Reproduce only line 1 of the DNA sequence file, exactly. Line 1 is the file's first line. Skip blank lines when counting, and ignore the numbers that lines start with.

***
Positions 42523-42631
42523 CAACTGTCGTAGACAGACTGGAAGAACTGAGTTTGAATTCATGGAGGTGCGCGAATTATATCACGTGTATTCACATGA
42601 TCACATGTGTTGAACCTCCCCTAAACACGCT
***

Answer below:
Positions 42523-42631